To me, performance comes from a place of laser sharp focus, being present within the moment, being aware of your audience, and being fully, totally, and completely prepared. I firmly believe teaching exists in the same place, uses the same set of skills, and takes takes time and training to master.

    I think in your example you confuse the idea of a performer with the idea of a celebrity. Celebrity is a status. Performing is an art.

    1. Thanks Willie for your thoughts. Your last paragraph does make me think. Maybe I did misunderstand the meaning of performance and thank you for pointing that out. But I’m glad we have agreement on teaching. 🙂

  4. It’s been said in the previous comments already, but I agree that there is much about teaching that is a performance. Teaching in the classroom should not be a show in itself (that’s a seminar), but the instructor should prepare and illustrate their passion for the subject much in the same way as a performer does. Flare is also a handy toolset as you purvey information to the class–why not put in extra effort to make the delivery device as interesting and fun as possible?

    I really appreciate your professor’s advice about why students didn’t show up that week and hope you have gained much more from them since then! Thanks for sharing!

  5. Thanks for this post Yi. It is extremely reminiscent of my own experience two weeks ago teaching my first undergraduate course where I gave a presentation as a performance to cover up my nerves. I felt if I started “teaching” my nerves would come out. The Professor later told me I looked very comfortable up there, but I felt that the students did not ‘learn’ much. I saved myself, but left others out to try (or so I felt). The professor rejected my feeling and said I did a good job, but gave me other important advice.

    The problem I felt is precisely what you elucidated here. I gave a performance, but did not teach. I took the “stage of a teacher” and acted the part. But I very quickly saw the following class that the professor was “teaching” (she didn’t speak for more than 15 minutes) while I gave a one hour presentation. Two very different modes of teaching; hers was far superior. Thanks for this post!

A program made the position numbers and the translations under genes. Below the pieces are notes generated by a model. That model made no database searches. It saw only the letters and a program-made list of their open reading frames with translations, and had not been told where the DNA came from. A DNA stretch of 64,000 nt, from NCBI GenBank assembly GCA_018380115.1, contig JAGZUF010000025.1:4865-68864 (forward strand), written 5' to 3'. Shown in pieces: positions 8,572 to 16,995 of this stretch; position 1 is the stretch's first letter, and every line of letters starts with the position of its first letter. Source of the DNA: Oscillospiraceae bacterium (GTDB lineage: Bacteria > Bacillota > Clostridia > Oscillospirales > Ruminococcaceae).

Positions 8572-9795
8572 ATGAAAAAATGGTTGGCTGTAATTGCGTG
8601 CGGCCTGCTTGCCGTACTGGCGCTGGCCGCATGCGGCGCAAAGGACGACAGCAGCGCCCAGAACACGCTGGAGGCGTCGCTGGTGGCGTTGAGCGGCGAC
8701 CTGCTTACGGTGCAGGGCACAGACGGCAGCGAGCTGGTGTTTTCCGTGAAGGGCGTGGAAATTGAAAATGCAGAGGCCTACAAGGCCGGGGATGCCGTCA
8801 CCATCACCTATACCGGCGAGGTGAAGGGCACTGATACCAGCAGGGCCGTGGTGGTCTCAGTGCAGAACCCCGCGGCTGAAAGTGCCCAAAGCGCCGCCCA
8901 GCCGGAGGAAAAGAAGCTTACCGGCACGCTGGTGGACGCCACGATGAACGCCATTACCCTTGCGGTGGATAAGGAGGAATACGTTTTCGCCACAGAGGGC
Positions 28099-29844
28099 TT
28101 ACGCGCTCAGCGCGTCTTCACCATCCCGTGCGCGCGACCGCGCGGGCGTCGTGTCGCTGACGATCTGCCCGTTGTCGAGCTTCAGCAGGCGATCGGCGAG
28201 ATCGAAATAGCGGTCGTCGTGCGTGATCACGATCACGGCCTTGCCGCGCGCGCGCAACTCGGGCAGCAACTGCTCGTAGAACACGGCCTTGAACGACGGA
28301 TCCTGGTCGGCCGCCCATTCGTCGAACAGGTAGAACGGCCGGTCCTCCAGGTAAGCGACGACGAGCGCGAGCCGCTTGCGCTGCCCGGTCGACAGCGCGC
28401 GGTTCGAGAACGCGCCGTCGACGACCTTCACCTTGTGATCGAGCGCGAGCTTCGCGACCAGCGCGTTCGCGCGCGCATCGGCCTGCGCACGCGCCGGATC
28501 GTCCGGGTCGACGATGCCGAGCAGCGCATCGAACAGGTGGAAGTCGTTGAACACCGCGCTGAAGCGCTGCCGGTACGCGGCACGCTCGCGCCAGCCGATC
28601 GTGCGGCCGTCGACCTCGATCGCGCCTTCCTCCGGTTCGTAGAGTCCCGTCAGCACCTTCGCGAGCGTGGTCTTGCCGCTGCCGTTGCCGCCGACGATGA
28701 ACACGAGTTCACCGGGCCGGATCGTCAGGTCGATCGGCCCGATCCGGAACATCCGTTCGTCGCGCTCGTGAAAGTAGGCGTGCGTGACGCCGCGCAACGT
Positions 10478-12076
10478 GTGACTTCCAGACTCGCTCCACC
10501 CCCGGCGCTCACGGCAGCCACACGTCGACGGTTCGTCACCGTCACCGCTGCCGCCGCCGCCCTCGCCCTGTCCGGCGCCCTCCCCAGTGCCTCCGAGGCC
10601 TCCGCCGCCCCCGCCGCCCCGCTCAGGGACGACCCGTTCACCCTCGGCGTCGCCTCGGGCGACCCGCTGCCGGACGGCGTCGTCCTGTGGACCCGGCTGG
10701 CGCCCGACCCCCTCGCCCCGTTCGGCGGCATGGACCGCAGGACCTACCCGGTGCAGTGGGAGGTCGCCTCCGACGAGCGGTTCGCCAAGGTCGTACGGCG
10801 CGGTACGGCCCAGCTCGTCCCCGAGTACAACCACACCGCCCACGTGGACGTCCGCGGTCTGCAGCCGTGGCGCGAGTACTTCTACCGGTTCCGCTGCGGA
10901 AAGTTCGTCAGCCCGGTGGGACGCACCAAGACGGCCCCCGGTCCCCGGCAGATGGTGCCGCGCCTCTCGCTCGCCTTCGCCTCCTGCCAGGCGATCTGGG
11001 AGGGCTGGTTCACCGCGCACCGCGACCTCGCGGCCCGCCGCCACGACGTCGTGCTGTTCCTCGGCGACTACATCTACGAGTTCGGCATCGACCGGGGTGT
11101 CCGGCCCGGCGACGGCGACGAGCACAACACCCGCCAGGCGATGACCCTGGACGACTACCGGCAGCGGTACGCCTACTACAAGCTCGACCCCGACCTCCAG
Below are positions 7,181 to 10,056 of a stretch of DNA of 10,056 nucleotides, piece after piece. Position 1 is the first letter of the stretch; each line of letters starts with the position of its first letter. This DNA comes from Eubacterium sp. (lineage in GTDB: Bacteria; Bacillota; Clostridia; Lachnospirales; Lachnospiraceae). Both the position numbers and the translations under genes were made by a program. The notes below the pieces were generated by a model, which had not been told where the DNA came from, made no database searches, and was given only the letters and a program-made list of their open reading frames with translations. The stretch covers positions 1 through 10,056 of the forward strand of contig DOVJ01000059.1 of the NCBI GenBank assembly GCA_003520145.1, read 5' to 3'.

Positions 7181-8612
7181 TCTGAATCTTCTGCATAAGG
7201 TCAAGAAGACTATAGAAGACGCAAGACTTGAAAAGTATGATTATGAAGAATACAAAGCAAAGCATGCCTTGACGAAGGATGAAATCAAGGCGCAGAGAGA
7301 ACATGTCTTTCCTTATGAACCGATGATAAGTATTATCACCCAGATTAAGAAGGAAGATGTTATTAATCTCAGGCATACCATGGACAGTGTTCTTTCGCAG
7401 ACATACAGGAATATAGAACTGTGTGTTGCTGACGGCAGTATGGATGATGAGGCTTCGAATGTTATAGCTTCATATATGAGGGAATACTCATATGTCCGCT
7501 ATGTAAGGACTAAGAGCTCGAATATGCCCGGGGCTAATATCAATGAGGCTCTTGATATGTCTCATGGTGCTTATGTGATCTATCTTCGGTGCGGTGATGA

6. Nice post! Thanks so much for that. I was just reminded that I have experience as a teacher.. It’s been a while since I’ve been a TA but evidently, I too have experience and can relate. Students sometimes are in the habit of skipping class. However, it seems like you really love teaching. And yes, I affirm. It is not a one way road, I agree. We have to find out what our students need and do it for them. Thanks for your post.

  7. Great post! I really like your emphasize that as teachers our classroom should be student-centric. I think the concept of seeing ourselves as facilitators is important. Having students being engaged and involved in the process of learning is a constant mission. In one of my classes we learned counseling styles such as directing, guiding, and following. I feel as teachers we should also be in the guiding as opposed directing role.

    Thank for sharing!

  8. I agree that teachers should be co-learning along side their students but in my experience teaching has very much been a performance. I tend to exaggerate my enthusiasm and underplay my knowledge of the material when I teach. Sometimes if I ask a question and give the impression that I really don’t know the answer, students seem to feel more confident in offering their ideas. This tends to get a discussion going and then I can guide them to correctly formulate their solutions. In some ways, this is me teaching them. But I really think its my performance that makes students feel like they are part of a learning team with me as simply a more experienced investigator.

  9. I find the concept of a recitation session fascinating. I had to go back and re-look what subject area you are in. I wonder, what is the intent of a recitation session in fluid mechanics? I also wonder if the name of such a session lends itself to a one way transfer of information or performance.

Leave a Reply

Your email address will not be published. Required fields are marked *